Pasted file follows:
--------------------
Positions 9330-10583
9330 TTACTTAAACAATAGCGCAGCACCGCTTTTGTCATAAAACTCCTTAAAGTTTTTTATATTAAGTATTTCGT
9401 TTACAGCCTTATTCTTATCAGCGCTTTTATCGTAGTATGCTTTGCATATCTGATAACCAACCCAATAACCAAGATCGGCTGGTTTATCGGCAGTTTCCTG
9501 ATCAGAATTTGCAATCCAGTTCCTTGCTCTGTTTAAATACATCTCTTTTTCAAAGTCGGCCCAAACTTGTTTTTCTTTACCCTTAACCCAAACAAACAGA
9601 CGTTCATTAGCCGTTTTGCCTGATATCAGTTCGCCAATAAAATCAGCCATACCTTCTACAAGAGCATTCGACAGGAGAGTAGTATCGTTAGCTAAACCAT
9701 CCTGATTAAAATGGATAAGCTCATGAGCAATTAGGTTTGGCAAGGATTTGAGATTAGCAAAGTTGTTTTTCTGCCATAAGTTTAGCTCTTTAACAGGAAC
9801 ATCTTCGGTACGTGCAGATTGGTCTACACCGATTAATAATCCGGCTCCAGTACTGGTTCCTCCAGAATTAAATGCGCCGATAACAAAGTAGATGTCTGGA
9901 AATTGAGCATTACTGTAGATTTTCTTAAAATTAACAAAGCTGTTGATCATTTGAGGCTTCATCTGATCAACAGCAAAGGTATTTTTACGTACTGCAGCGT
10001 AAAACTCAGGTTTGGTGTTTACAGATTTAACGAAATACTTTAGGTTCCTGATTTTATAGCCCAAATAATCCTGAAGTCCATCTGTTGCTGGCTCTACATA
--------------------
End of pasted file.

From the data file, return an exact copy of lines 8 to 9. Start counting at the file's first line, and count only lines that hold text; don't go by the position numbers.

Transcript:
9901 AATTGAGCATTACTGTAGATTTTCTTAAAATTAACAAAGCTGTTGATCATTTGAGGCTTCATCTGATCAACAGCAAAGGTATTTTTACGTACTGCAGCGT
10001 AAAACTCAGGTTTGGTGTTTACAGATTTAACGAAATACTTTAGGTTCCTGATTTTATAGCCCAAATAATCCTGAAGTCCATCTGTTGCTGGCTCTACATA